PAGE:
HE ONCE entitled one of his shows 41st Best Stand Up Ever after filling that ranking in a Channel 4 TV poll but Stewart Lee is undoubtedly one of the sharpest comedians in the business.
Lee is set to return to Galway and audiences can look forward to seeing him perform his latest show, Carpet Remnant World, at the Seapoint Ballroom on Saturday May 19 for a ‘Róisín Dubh presents...’ show.
Mellowing into middle age?
In his new show, Lee reflects dolefully on the proliferation of ‘Carpet Remnant World’ outlets and on the joys and travails of parenthood – which is where the Scooby Doo references come in. He explained this to me over an afternoon phone call which was further enlivened by the background sounds of his baby daughter gurgling happily on his knee.
“That routine started off as me saying I had no real material because I spend so much of my time these days watching things like Scooby Doo with the kids,” he notes with self-deprecating wryness.
“When I was younger I could go out at the weekend and go to parties and then talk about those adventures but as you get older and start a family you stop doing all that. And I end up knowing the titles of different Scooby Doo episodes and who wrote each one and all that which is probably a little unhealthy! But I do use the Scooby Doo references in the show as a metaphor to comment on wider issues.”
Formerly stand-up’s youthful iconoclast, the now middle-aged Lee describes how he passes his time gazing at TV and puzzling over the myriad retail outlets he sees while travelling to and from his gigs.
Throughout his career, Lee has become known, and celebrated for, his acerbic views on the state of the nation, other comics, and life in general. However, has parenthood mellowed Lee’s perspective on things?
“I suppose it has to a degree,” he acknowledges. “Once you have kids you naturally hope that life will be good to them and that they will grow up in a better world, so that does diminish your more cynical instincts.”
Born in 1968, Lee grew up in Shropshire, in the English West Midlands and first came to prominence as a comic writer and performer after moving to London in 1990. He wrote material for Steve Coogan’s celebrated Alan Partridge character and also won the Hackney Empire New Act of the Year competition.
In the years that followed he built up a loyal fan base without quite hitting the large stadium levels of comics like Michael McIntyre, but Lee would not have it any other way; he once joked that he would like to get rid of the public and “just have me and broadsheet journalists in a self-congratulatory loop”.
Lee also has many strings to his bow. His CV includes writing Jerry Springer: The Opera; the novel Perfect Fool; stage shows on Samuel Johnston and James Boswell and the Edward Lear poem The Owl and The Pussycat.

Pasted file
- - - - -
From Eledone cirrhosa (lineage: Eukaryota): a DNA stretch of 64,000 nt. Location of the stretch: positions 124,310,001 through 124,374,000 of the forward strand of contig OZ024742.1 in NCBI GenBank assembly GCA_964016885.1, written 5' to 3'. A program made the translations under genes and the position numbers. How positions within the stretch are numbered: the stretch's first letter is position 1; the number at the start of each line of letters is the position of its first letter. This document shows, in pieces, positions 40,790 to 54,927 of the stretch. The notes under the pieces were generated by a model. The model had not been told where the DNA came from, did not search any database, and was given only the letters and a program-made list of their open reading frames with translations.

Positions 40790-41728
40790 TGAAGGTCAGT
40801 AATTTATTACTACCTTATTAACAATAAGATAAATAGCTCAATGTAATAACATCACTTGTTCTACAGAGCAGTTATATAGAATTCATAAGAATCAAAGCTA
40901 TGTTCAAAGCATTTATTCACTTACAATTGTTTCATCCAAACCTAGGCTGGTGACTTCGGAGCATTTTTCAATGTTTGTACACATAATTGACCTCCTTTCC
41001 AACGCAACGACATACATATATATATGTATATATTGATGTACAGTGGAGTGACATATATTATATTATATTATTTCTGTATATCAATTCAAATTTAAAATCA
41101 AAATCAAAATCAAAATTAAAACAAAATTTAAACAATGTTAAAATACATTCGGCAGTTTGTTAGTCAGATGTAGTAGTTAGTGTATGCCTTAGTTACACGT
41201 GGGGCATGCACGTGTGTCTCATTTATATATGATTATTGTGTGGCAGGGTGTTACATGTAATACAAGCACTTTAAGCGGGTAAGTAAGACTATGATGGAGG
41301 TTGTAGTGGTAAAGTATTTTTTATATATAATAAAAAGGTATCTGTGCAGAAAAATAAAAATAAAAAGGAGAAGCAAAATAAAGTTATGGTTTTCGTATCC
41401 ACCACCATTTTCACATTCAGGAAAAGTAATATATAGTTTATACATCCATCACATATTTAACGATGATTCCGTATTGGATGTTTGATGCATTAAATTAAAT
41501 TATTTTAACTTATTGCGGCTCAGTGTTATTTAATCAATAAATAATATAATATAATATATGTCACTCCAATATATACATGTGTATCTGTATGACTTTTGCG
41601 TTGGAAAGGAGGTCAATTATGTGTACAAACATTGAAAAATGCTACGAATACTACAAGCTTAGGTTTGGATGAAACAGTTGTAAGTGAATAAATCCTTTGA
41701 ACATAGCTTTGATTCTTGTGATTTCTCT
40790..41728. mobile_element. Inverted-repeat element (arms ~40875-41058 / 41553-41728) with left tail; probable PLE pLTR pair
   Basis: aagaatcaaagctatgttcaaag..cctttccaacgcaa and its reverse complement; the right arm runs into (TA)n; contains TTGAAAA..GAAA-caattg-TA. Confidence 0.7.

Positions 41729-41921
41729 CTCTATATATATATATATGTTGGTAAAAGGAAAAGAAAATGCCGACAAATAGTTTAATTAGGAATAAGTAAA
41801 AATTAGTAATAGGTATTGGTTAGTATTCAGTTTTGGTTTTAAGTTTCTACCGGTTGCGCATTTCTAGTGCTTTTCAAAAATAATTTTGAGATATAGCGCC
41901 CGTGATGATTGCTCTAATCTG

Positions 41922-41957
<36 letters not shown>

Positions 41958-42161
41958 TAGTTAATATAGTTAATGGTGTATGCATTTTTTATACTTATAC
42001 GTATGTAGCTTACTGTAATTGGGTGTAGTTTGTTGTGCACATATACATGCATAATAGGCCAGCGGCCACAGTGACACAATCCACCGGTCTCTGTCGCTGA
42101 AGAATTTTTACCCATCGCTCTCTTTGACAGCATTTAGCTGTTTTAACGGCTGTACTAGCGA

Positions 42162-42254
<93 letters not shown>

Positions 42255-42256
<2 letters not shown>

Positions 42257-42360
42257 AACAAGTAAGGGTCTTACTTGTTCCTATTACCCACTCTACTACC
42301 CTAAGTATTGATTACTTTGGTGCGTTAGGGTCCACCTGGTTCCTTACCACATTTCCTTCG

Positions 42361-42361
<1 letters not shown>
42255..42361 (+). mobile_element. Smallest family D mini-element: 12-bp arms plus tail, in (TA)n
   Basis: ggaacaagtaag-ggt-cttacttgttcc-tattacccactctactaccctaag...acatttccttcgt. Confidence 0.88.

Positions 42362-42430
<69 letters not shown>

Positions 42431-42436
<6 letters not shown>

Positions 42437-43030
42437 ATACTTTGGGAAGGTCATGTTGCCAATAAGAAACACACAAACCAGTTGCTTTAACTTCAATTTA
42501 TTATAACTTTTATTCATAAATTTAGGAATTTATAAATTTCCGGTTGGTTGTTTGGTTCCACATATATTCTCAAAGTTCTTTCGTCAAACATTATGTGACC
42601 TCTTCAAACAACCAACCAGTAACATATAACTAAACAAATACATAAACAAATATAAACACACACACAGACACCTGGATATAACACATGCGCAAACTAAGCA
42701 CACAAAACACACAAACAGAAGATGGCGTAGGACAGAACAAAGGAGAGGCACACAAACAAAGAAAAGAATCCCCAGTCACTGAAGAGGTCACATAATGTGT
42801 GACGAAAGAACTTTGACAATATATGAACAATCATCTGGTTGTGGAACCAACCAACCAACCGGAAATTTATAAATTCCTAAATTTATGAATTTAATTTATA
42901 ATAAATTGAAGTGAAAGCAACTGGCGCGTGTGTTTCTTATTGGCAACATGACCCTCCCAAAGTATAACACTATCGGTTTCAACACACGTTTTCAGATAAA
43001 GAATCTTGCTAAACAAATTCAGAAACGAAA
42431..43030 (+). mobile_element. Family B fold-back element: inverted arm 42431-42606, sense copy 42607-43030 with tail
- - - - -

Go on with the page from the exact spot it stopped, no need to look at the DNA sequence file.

He has also written the autobiographical book How I Escaped My Certain Fate, which The Daily Telegraph called “a sophisticated demonstration of the poetics of comedy”; programmed music events at The Barbican; and produced much perceptive music journalism.
One of Lee’s favourite bands is The Fall and he has likened his own approach to comedy to Mark E Smith’s famously contrarian career.
“It’s for others to say how much of an influence The Fall would be on me,” he muses, “but I have always admired the way Mark Smith does his own thing and sort of wears people down eventually into liking him. My comedy is a bit like that, you could say.”
As well as his liking for post-punk, Lee is also a keen jazz devotee and once appeared on Celebrity Mastermind where his specialist subject was jazz-improv guitarist Derek Bailey. Lee came away from that programme with an impressive 26 points.
Say what you like about me
While Lee has his many ardent admirers who are drawn to his particular brand of comedy, which eschews easy jokes, he also provokes hostility in others. Yet he has never been daunted by those who do not get his act, or even by those who just downright detest it. Indeed such negative comments as come his way have often provided material for his stand-up shows, including his latest.
Lee has trawled Twitter and internet forums for examples of the venomous outbursts sometimes directed against him and has woven them into one of the routines in Carpet Remnant World.
“I think that is something that will change as my kids get older,” he says. “I certainly wouldn’t want them exposed to some of those tirades and comments, I don’t mind it so much now because they are too small to understand. But once they get bigger, I’d hope to be maybe doing fewer stage shows.”
Stewart Lee’s Carpet Remnant World takes place at Seapoint, Salthill on Saturday May 19 at 7.30pm.
Tickets are €28 and are available from Ticketmaster, the Róisín Dubh, and www.roisindubh.net